Applicants may respond by describing a situation in which they disagreed with a managerial decision, explaining why they differed, discussing how they communicated with their manager, and describing the outcome of the discussion.

Our Communication skill test is the best way to verify your applicants’ communication skills is with our Communication skill test. The test will help you review four communication sub-skills:

  • Active listening

  • Understanding next steps

  • Written communication

  • Using etiquette for communicating

12. Name a skill you learned in the previous year after a lot of practice.

51% of millennials want to learn new skills that help them complete new duties at work, indicating that upskilling is important for many employees. It’s also important that employers hire candidates keen to develop and adapt to change. Therefore, discovering whether your applicants are enthusiastic about learning something new is crucial.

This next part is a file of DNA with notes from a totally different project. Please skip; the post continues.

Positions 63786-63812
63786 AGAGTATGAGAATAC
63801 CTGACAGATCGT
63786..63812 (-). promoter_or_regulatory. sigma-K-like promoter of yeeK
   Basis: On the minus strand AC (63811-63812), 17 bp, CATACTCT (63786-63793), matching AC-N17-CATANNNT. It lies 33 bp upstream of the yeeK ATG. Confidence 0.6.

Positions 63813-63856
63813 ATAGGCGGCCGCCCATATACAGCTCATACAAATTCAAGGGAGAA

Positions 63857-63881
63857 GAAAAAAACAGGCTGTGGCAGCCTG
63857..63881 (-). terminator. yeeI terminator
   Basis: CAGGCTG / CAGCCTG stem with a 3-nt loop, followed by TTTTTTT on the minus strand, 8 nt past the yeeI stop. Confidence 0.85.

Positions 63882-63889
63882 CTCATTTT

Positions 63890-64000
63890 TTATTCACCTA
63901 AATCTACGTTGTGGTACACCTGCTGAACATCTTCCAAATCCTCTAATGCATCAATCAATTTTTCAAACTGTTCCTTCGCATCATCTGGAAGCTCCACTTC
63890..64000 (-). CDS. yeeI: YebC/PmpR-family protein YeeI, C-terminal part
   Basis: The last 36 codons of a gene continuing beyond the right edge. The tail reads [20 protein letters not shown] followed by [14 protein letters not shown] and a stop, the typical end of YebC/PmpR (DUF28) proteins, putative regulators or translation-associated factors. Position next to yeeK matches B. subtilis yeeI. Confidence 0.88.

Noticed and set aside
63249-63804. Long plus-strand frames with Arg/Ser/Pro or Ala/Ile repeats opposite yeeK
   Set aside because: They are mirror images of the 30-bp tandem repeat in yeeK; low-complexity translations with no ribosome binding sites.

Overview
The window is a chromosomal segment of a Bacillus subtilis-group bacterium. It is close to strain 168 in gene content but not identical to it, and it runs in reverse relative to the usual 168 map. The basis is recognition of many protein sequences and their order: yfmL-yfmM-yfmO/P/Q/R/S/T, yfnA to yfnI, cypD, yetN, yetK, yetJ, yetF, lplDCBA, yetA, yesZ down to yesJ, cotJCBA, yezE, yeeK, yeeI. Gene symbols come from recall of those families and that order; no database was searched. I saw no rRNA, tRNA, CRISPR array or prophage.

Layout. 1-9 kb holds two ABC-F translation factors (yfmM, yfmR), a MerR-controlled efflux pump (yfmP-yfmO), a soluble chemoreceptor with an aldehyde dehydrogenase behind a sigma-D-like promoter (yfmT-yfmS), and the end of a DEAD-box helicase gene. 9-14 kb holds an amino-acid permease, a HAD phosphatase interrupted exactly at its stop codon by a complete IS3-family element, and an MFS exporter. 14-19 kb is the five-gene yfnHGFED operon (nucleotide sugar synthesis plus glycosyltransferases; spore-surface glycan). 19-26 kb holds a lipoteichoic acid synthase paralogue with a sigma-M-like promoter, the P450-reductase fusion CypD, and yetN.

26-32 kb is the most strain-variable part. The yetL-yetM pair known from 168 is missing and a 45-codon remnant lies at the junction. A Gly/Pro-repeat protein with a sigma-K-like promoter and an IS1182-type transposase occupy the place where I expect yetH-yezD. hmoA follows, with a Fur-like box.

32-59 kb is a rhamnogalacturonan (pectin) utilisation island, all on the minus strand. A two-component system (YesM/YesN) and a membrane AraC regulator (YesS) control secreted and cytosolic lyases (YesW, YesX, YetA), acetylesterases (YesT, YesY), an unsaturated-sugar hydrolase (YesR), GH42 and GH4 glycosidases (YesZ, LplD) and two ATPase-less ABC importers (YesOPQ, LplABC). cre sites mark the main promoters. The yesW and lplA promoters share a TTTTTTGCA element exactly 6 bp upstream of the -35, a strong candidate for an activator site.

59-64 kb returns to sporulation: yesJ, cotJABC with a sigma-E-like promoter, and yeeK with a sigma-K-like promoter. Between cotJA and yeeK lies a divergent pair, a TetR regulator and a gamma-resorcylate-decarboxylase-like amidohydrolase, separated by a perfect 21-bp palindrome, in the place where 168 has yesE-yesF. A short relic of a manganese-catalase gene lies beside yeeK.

In response to this culture interview question, applicants should share one skill they have learned or improved and explain how they did so. For example, a social-media expert may learn how to increase a client’s brand exposure by uploading posts on new social channels.

13. Have you ever had to change your work-related ideas? What was the outcome?

Sometimes changing a work-related idea can help a team achieve better results. Listen out for responses that explain why your candidate had to change their work-related idea and how it improved a process or project.